The point is, a nonlinear fit is little more intelligent that that. Start the fellow out in the vicinity of the Dead Sea, and expect he will get wet, but not that he will find a point in the bottom of the Pacific ocean.
Since you have supplied no data, I'll need to make up some data.
x = 1 + rand(500,1)*100;
y = 200 ./ x + randn(size(x));
Yes. I know that data is NOT in fact a sum of three exponentials. But it has the necessary shape. And most of the time people are just guessing how many terms they need in such a model anyway. Much of the time, they don't even really know the true model. Too bad. This is my data. It looks a lot like any other exponential model data.
So let me see if I can fit this data as a sum of three exponentials. We can see some problems you might run into.
mdl = fittype('a*exp(-b*x) + c*exp(-d*x) + e*exp(-f*x)','indep','x')
mdl =
General model: mdl(a,b,c,d,e,f,x) = a*exp(-b*x) + c*exp(-d*x) + e*exp(-f*x)
First, look at the data. remember that exponential data often looks like that. The problem is, the points at the left end will carry the most influence, dragging the rest of the curve around. Any error there will have a huge impact on the fit.
Next, remember that the magnitude of your independent variable will be hugely important. If x is too large, then the exponential rate parameters can easily be large enough, or small enough in comparison, that you will see overflows in the exponential or underflows. And then the fit will become complete crap. For example, the data I gave here has x on the order of 0-100. Say an average value of 50. If, given a model with terms like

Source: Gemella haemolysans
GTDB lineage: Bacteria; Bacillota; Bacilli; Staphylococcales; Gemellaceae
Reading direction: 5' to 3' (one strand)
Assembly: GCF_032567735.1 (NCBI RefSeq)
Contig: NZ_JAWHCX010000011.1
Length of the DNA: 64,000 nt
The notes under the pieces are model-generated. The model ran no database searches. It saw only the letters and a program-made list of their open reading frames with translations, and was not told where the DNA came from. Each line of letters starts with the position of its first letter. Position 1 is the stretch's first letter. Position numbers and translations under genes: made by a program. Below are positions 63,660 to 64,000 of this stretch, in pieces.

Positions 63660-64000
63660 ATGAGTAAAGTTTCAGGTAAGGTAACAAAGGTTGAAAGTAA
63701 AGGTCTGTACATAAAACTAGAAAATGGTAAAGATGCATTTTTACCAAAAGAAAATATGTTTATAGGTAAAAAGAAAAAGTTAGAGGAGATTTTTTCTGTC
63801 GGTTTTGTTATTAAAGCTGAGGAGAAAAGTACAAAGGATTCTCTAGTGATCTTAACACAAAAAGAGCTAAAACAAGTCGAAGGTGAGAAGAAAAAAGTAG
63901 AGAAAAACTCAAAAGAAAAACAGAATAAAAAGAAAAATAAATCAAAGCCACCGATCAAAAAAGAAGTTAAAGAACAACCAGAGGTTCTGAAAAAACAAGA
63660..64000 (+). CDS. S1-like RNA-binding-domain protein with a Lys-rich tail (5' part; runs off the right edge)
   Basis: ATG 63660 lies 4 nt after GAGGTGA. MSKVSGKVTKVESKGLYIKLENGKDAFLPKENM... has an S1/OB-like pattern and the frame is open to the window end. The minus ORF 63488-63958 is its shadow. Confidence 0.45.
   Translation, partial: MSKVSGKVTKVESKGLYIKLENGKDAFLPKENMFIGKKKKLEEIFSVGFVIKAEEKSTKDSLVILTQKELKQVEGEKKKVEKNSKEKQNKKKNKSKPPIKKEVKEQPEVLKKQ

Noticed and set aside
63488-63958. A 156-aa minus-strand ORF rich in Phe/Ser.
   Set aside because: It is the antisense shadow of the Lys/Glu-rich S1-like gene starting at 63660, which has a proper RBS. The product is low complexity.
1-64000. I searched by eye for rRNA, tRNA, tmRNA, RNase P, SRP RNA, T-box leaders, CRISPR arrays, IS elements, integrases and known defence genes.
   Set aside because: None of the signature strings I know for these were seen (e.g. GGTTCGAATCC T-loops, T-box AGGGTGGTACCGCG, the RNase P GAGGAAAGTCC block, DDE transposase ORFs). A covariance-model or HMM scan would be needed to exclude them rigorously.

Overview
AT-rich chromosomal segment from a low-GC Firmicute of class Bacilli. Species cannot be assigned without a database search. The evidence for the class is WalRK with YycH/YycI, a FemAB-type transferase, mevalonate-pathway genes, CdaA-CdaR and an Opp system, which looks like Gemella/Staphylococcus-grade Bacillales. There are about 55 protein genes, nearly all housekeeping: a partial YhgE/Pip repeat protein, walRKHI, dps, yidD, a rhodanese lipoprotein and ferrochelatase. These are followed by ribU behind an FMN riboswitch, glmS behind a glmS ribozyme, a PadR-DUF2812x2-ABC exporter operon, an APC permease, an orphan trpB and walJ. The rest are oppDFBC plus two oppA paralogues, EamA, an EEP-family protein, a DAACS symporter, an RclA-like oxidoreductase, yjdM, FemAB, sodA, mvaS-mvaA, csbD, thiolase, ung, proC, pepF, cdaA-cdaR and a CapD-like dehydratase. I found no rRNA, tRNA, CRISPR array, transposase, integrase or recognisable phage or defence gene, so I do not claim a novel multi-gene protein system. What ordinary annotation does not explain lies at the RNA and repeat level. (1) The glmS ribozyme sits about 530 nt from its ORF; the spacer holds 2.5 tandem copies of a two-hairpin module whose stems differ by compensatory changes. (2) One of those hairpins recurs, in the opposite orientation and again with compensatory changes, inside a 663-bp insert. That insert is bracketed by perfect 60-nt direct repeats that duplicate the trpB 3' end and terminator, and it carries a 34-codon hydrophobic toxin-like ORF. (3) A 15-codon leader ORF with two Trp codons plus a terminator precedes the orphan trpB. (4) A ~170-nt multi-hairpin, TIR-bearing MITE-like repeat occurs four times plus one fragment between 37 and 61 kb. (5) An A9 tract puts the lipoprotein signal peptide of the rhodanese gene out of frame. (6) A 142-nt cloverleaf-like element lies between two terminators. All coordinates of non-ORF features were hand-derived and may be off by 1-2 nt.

if the starting estimate for b is on the order of 100, then ALL of your data will underflow at that start point. Your fit will probably fail to converge.
As well, you NEED to know the sign of the rate constants. Is this a positive or negative exponential model? The problem is that the optimization routine will have a great deal of difficulty in switching the signs of the rate constants. So it you provide a model as
and you give it the wrong sign for b as a starting value, the solver will usually fail to converge to something reasonable. Here, the problem is that exp(-x) and exp(x) have fundamentally different shapes. But since solvers don't really understand mathematics, they just fail to converge.
fittedmdl = fit(x,y,mdl)
Warning: Start point not provided, choosing random start point.
fittedmdl =
General model: fittedmdl(x) = a*exp(-b*x) + c*exp(-d*x) + e*exp(-f*x) Coefficients (with 95% confidence bounds): a = 346.6 (329.2, 364) b = 1.058 (0.9984, 1.118) c = 11.61 (10.58, 12.64) d = 0.01996 (0.01824, 0.02168) e = 69.76 (64.57, 74.95) f = 0.1848 (0.1712, 0.1984)